But ultimately, I enjoyed reading from Alma’s perspective even more. As she reads about how to survive in the wild, she connects many things in life, especially matters of the heart, to the vastness and cruelty of nature:

“An average of seventy-four species become extinct every day, which was one good reason but not the only one to hold someone’s hand.”

“During the time I waited, a whole species of butterfly may have become extinct, or a large, complex mammal with feelings like mine.”

Follow this list for my progress on the 2015 Reading Challenge:

  1. A book you can finish in a day: The Handmaid’s Tale by Margaret Atwood
  2. A book by a female author: The History of Love by Nicole Krauss

2015 Reading Challenge: The Handmaid’s Tale

A book you can finish in a day:

Began my 2015 Reading Challenge with a book I’ve been wanting to read for a long time, written by an author whose prose and poetry both move me profoundly: The Handmaid’s Tale by Margaret Atwood.

Illustrations from Anna and Elena Balbusso

Published in 1985, this novel was later dubbed by critics to be just like ‘Orwell’s 1984, but for women.’ It’s telling that women have their own special kind of dystopian hell, because it simultaneously signifies a kind of oppression that men simply do not face in reality, as well as the ghettoisation of women’s literature that so often discounts the universality of female authorship and experiences.

The Handmaid’s Tale takes place in an America where ecological disasters and modern lifestyles have created a vast decrease in birth rates and widespread sterility. In order to ensure our survival as a population, a new order is born where non-elite women who are found to be fertile will serve as Handmaids, essentially a birthing machine for the upper class families. In this society, men of a certain rank are entitled to a wife, who takes care of the household, a Handmaid, who serves as a vessel for birth in cases where the wives are sterile (cos in this society it’s never the man who’s sterile yeah), and a Martha, who is an older, non-fertile woman who does the cooking and cleaning. It’s the trifecta of oppression for womanhood – of our wifely duties, domestic labour, and reproductive responsibilities. For these men and their Handmaids, sex is never romantic or lustful; it’s simply a means to an end, taken place in a Ceremony where the Handmaid lies as a conduit between the wife and the husband.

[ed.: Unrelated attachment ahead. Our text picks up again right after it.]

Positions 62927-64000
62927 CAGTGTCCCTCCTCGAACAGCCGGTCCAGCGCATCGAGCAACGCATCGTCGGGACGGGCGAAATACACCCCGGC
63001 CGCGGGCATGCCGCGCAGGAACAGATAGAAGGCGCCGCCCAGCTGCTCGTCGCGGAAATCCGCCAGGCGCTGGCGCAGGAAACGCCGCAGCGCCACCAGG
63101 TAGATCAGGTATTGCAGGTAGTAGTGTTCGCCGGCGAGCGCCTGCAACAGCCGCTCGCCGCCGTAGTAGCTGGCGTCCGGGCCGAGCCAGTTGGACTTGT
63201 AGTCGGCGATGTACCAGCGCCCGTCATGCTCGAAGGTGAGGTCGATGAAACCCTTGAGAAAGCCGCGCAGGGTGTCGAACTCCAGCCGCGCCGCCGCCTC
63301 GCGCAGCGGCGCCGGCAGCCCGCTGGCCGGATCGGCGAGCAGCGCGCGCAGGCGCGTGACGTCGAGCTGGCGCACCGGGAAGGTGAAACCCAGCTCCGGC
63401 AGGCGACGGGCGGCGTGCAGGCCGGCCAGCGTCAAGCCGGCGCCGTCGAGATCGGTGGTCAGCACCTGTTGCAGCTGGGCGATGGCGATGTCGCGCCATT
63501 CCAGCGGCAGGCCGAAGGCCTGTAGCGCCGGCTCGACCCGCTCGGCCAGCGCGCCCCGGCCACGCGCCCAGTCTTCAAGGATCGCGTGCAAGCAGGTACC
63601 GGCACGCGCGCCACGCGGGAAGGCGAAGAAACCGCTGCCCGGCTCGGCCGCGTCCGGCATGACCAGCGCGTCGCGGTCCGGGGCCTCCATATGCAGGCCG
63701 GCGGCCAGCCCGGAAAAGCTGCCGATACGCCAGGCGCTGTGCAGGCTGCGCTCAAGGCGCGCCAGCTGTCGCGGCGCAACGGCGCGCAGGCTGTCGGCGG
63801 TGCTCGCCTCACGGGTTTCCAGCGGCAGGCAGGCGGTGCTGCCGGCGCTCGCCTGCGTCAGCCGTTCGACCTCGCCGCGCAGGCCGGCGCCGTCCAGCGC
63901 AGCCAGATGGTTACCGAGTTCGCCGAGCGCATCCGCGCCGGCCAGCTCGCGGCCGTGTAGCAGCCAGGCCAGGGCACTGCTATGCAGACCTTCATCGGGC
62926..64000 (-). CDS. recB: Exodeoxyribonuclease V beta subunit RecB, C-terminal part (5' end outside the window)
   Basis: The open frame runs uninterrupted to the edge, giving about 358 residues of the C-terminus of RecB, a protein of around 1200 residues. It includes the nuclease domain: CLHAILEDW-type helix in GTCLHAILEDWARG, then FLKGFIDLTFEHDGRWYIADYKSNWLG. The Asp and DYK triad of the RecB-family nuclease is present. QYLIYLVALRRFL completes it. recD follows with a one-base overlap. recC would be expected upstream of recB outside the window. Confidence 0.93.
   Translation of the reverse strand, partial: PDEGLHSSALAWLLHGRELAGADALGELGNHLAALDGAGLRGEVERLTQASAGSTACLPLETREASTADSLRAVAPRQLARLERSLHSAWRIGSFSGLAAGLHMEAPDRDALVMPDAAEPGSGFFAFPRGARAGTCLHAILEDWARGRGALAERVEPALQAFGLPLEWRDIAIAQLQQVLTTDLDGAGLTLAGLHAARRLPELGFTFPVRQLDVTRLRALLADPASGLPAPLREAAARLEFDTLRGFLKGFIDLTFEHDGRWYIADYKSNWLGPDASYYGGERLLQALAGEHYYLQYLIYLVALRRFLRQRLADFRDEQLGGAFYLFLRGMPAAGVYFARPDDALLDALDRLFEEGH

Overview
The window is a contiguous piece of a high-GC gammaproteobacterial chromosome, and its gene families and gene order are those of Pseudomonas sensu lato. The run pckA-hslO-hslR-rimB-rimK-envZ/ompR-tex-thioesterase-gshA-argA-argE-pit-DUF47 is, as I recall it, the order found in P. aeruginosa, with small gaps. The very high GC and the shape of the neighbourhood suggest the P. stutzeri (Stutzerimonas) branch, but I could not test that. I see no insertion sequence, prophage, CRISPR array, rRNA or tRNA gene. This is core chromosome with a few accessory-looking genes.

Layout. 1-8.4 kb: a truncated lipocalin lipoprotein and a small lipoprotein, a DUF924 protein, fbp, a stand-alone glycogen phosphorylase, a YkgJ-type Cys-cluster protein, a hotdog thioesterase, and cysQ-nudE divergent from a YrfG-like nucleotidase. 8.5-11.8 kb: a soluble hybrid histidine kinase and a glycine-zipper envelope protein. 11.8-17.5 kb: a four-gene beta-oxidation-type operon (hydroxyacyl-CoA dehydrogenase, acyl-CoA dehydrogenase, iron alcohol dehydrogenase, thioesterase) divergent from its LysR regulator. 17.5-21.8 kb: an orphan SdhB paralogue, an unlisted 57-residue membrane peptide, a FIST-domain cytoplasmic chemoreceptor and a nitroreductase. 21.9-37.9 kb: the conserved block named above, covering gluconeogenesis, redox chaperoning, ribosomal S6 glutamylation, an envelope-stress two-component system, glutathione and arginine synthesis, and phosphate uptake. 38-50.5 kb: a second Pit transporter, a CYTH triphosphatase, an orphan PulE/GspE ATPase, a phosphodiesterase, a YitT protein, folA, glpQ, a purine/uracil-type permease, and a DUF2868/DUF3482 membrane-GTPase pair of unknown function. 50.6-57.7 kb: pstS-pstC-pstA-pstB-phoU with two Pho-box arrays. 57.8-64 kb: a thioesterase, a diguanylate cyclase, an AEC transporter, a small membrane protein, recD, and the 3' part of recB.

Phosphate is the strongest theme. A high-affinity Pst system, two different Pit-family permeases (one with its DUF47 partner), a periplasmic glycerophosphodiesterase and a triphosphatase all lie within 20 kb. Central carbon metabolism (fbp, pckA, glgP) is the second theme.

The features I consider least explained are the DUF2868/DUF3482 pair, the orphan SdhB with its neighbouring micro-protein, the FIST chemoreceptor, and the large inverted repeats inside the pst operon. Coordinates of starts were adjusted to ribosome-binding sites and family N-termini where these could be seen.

After finishing the book, I saw that someone online had called it ‘the dumbest dystopian story ever written,’ and I immediately thought: he must be a dude. Because as a woman, the book is terrifying because of how possible it is. Because institutions such as nations and public spaces staking a claim on female bodies is something that every woman goes through, to some extent. As a Singaporean woman, we are always called upon by the nation to do our duty by creating more babies. Such a duty is simply not placed on the shoulders of Singaporean men, despite their part being equally essential.

Yet, at the end of the day, dystopia is dystopia. Just as it is terrifying that society organises women via their fertility (the Unwomen are ferried off to the Colonies to do cleanup work), it is frightening in equal measure that men are expected to behave without love, lust, morality, affection, greed, freedom, envy… So many dystopian novels are similar because all extreme ways of organising society can never snuff out humanity, in all its shortcomings and all its beauty. Atwood succeeds at this: revealing the true nature of mankind, and how many parallels our current society shares with this dystopian imagining.